May 22, 2019

Congressmen Luján and Biggs Recognize National Missing Children’s Day

WASHINGTON, D.C. – Today, U.S. Representative Andy Biggs (R-AZ) and U.S. Assistant Speaker Ben Ray Luján (D-NM) introduced H. Res. 394 – Recognizing the 36th Anniversary of National Missing Children’s Day, which falls on May 25. This resolution comes just after the one-year anniversary of the Ashlynne Mike AMBER Alert in Indian Country Act being signed into law. This legislation was championed by the late Senator John McCain and Representatives Biggs and Luján. Congressman Biggs, Assistant Speaker Luján, Pamela Foster, Maricopa County Attorney Bill Montgomery, John Clark, President and CEO of National Center for Missing and Exploited Children, and Jim Walters – Program Administrator, Amber Alert Training and Technical Assistance Program, released the following statements:

“As a parent, it is difficult to imagine the heartbreak of a missing child.  I’ve talked to many parents of missing children, including Pamela Foster, the mother of Ashlynne Mike, and I realize the pain they experience through the loss of their children. It is my hope that we can find hope in these tragedies by raising awareness of National Missing Children’s Day to help reduce the number of children that go missing. I’m thankful for the law enforcement officials who work tirelessly to recover each missing child across the nation.” Congressman Andy Biggs (AZ-05)

The thought of losing a child is unconscionable – and something that no parent should face. For Pamela Foster, the mother of Ashlynne Mike, this horrifying thought became a painful reality. On the 36th anniversary of National Missing Children’s Day, we must continue our efforts to protect our young ones from violence and exploitation. There are concrete steps we can take to prevent future tragedies, including expanding broadband access, ensuring AMBER Alert technology is always available to be utilized, and providing resources to law enforcement officials who are on the front lines. This is important work I’m proud to partner with Congressman Biggs, Pamela Foster, the National Center for Missing and Exploited Children, and all advocates for missing, abused, exploited, and abducted children on.” – Assistant Speaker Ben Ray Luján (NM-03)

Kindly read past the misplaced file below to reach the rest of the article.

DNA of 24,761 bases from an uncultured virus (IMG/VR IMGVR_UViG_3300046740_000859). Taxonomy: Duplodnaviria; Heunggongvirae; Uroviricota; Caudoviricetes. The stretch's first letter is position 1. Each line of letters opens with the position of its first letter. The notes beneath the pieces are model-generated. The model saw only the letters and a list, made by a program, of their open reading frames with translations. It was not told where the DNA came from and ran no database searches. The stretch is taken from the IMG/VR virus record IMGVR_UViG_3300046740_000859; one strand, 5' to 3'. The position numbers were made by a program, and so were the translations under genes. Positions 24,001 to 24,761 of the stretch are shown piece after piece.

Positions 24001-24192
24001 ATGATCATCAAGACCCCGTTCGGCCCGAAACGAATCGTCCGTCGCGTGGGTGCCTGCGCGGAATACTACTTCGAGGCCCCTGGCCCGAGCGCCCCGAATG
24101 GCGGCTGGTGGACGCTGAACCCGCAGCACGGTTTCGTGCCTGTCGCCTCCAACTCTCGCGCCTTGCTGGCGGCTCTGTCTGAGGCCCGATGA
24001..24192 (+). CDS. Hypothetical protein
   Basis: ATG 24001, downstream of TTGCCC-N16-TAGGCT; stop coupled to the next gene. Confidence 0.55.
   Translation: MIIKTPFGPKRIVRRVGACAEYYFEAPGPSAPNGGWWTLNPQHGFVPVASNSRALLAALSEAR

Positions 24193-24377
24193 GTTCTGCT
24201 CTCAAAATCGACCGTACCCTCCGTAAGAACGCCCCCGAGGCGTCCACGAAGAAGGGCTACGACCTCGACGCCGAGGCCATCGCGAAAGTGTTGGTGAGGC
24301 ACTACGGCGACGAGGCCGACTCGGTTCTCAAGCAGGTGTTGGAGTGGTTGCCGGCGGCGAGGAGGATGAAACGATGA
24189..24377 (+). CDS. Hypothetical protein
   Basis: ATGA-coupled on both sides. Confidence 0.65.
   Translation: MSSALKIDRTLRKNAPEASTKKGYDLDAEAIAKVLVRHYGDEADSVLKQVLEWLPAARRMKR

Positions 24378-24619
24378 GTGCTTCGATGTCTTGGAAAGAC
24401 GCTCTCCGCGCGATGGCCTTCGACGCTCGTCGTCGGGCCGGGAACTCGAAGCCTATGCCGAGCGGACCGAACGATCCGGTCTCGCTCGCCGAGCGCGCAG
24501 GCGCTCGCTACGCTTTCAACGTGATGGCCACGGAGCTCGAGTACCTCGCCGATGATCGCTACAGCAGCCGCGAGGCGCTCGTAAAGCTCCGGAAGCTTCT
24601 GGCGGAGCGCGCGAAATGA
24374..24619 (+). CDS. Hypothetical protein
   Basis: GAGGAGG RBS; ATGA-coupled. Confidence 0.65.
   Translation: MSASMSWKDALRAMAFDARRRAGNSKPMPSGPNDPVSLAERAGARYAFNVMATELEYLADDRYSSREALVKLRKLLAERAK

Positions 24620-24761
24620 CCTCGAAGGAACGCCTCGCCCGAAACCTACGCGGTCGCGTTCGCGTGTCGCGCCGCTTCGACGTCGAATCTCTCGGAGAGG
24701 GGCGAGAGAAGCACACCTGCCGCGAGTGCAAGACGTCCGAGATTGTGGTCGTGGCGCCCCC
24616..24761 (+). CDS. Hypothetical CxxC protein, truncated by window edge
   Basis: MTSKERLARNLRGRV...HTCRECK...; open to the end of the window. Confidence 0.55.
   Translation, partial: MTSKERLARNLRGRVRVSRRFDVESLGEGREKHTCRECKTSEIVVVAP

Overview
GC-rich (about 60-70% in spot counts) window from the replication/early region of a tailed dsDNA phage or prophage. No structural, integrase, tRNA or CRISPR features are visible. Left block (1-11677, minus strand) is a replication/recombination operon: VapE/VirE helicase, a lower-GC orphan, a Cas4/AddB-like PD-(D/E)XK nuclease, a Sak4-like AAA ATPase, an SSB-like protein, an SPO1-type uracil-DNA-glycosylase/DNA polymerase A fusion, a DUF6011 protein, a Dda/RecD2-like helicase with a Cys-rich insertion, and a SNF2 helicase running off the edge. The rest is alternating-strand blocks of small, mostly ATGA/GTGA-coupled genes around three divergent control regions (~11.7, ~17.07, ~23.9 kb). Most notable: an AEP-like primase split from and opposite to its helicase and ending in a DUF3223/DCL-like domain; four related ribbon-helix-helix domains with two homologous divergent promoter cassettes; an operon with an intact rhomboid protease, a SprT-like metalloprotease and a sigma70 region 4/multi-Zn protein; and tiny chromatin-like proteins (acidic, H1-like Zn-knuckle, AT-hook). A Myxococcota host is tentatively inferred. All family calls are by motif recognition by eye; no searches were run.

“This is the week that we remember our Missing, Abducted and Exploited Children and all of those who work so hard to bring them home to their families. Two of the people who have done so much for our children is Representative Andy Biggs of Arizona and Ben Ray Luján of New Mexico. Their strong advocacy helped create bipartisan support that made the Ashlynne Mike AMBER Alert in Indian County Act a reality. In the year that has passed since the President signed this bill into law, much has been done to bring AMBER Alert to Indian Country. Representative Biggs’ own State of Arizona has been at the forefront of working with tribes to provide access to the State AMBER plan and to collaborate on protecting children. Thank you so much for all you have done for our children. It is leaders like Congressman Biggs and Congressman Luján, who are so important to this effort.” – Pamela Foster, mother of Ashlynne Mike

“The passage of the ‘Ashlynne Mike AMBER Alert in Indian Country Act’ one year ago with Senator McCain's and Congressman Biggs' leadership closed a loophole that impeded Arizona law enforcement's ability to safeguard children no matter where an abduction may have taken place. It is appropriate on this 36th anniversary of National Missing Children's Day to recognize the progress made to protect children and rededicate our efforts to prevent harm to the most innocent and defenseless among us.” – Maricopa County Attorney Bill Montgomery

“The National Center for Missing and Exploited Children (NCMEC) joins Representative Andy Biggs and Representative Ben Ray Luján in recognizing the 36th anniversary of National Missing Children’s Day.  At NCMEC, we work every day to help assist in the recovery of missing children. Last year, we were proud to support Congressman Biggs’ legislation, the Ashlynne Mike AMBER Alert in Indian Country Act, which helps improve and lead to the expansion of the AMBER Alert system on Native American reservations. This year, NCMEC is marking 35 years of fulfilling its mission to prevent child abductions, recover missing children, and combat child sexual exploitation. We thank Congressman Biggs and Congressman Luján for introducing this resolution.”John F. Clark, President and CEO, National Center for Missing and Exploited Children

On the anniversary of the passing of the Ashlynne Mike AMBER Alert in Indian Country Act, we are reminded of the importance of this legislation and the leadership provided by members of Congress in addressing an issue that is literally a matter of life and death to children who live in America's tribal communities. This law has already shown results; tribes and states are working together to integrate AMBER Alert plans and to improve the way we respond to missing and abducted children in Indian Country. Arizona was the first state to convene a meeting of federally recognized tribes, State AMBER Alert and public safety officials and others to provide tribal communities access to the State AMBER Alert plan. The state continues to lead the way with the State AMBER Alert Coordinator working closely with Arizona's tribal communities. There is still much to be done, but we now have a path to fulfilling our responsibilities to better protect America's Native children.”Jim Walters, Program Administrator, Amber Alert Training and Technical Assistance Program

Press Contact

Lauren French (202) 225-6190